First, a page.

Friday, January 25, 2013
The answer you seek is 42
1) Where is the bathroom?
We don't have one. The staff is contractually obligated to "hold it." But we've partnered with Peet's and Starbucks to offer you the finest in public restroom technology.
2) How does it work?
Buying books is a fairly painless process. You bring in books you want to sell between Wednesday and Saturday, 10 AM - 4 PM. We look through the books and choose the ones we think we can resell. Based on things like condition, what our customers ask for, how rare it is to see a book come across our counter, and in general whether a book is interesting or timely. If we aren't interested in it, you have to take it with you, the way you came. It still belongs to you. We did not buy it.
3) How do you know which books?
This doesn't sound like a complete sentence but it is quite literally the exact sentence I hear more often than "How are you?" or "Have a nice day!" or "Have you read all these books?" Carl and I work here a cumulative 80 hours a week. I've done so for nearly 2 years, Carl's been at it off and on for 11 years since the Used Book Cellar even opened. That is a lot of hours seeing books come in, pricing each book, shelving each book and seeing which ones leave. It's our full time job. It's just about the only thing we do. We just know. Of course we mess up (dollar cart, much?) But on the whole we "know which books" because we have a lot of practice at our jobs. Just like bakers know how to make bread rise, or surgeons know how to slice ya.
4) Do you make house calls?
Carl: "So right after I became the assistant used buyer, maybe like the first week of buying, this guy with a very pleasant voice and, I assume, demeanor, calls and asks us if we would be so kind as to come to his house and look at his books. This was, I think, the first time we've ever received this request so the other book buyer and I sort of looked at each other, shrugged, and drew straws to see who would go. Obviously I drew the wrong straw because the next thing I know I'm knocking on the door of someone's basement dungeon lair. A rather sweet looking elderly gent opens the door in something akin to a chiffon robe for elderly gents. A little creepy but whatever. I've seen some things in my lifetime. So I walk in and he shows me his book collection. Really awesome stuff. I ask if these are the ones he's looking to unload and says "Good heavens, no." and then he proceeds to walk me down this hallway that opens up to a typical basement setting: furnace, metal shelves of tools and such, a fading bulb of light. In the middle of the room are three rows of Trader Joe's bags (ten to a row) lined up perfectly and filled with books. He says something about an urgent call and backs out of the room slowly. A little too slowly. I remember wondering if he dead-bolted the door from the outside. I begin seeking escape routes. There are none. So I shrug (a common occurrence) and get down to business. I breeze through the three rows in record time. Looking over my shoulder for any errant chloroform rags. After about 20 minutes I rustle together enough books that I hope will get me out alive. I slink over to the door and jiggle the handle and lo and behold its unlocked. I walk down the hall saying "hello?" like an idiot and I find him sitting in the kitchen drinking a glass of wine. I say I'm all set and hold up the bags and he dismisses me with a flick of his hand. I let myself out. I trek back to work, tally everything up, call his number, and get his machine. That was like six years ago; never heard from him again. Somewhere, maybe on the internet, there is a video of me looking through books while alternating between sweating and trying to unlock a window. So the answer is no, we do not make house calls."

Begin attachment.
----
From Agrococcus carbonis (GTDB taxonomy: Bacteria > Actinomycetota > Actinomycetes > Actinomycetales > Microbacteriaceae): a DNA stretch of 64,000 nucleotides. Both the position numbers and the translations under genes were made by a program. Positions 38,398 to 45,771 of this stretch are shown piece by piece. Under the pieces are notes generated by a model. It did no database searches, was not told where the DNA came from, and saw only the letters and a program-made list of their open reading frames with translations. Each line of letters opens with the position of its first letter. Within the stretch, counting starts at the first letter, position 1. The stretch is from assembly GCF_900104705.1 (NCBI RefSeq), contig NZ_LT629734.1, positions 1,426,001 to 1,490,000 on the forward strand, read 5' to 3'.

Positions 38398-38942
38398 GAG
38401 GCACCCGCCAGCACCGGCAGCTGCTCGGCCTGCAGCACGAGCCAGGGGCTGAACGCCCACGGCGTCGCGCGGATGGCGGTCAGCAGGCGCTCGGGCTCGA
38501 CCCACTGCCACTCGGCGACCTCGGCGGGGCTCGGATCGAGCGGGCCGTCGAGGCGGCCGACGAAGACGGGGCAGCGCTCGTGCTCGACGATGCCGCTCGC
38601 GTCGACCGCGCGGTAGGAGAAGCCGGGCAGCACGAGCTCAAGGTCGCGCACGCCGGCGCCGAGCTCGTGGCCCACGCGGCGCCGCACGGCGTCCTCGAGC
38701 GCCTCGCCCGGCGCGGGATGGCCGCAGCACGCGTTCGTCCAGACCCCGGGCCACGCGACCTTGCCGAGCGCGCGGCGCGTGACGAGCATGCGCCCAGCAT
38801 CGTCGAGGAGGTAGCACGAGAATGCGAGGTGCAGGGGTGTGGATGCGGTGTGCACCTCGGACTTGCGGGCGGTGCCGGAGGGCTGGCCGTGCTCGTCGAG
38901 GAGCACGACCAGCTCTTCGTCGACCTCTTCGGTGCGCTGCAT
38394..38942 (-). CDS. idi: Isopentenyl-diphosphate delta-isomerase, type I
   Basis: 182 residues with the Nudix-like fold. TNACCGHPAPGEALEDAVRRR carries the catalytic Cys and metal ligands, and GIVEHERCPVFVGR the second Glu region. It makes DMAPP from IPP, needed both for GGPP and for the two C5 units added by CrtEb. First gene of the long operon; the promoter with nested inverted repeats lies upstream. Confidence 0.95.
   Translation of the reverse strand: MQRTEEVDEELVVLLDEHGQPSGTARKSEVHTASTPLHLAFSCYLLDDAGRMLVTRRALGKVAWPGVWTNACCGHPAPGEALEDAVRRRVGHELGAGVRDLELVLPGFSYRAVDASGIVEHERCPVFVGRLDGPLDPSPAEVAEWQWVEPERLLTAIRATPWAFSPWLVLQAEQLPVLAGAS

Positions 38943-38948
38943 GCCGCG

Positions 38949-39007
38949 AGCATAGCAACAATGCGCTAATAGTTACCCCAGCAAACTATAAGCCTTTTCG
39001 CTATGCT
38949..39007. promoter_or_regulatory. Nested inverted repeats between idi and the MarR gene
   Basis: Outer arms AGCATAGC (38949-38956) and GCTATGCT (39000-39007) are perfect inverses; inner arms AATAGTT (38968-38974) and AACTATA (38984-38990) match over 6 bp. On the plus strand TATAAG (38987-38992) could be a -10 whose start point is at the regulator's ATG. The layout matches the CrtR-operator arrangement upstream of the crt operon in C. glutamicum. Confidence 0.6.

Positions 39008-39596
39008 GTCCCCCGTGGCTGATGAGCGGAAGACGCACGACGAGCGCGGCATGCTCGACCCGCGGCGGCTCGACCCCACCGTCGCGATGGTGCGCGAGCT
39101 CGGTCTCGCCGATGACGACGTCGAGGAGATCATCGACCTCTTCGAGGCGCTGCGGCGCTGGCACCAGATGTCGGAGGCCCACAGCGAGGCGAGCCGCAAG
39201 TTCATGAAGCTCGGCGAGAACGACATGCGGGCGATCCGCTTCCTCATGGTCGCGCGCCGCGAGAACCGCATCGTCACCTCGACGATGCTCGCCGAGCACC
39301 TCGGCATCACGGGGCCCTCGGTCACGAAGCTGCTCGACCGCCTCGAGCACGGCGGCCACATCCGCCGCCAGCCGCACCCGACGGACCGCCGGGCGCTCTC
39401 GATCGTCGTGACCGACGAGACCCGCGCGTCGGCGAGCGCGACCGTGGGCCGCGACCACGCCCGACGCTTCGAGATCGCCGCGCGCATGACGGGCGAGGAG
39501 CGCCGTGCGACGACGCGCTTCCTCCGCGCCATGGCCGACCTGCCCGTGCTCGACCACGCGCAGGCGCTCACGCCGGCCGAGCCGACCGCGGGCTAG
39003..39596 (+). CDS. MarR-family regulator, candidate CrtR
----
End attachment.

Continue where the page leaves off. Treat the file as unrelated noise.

If you have any more questions, post them in the comments and we'll get back to you!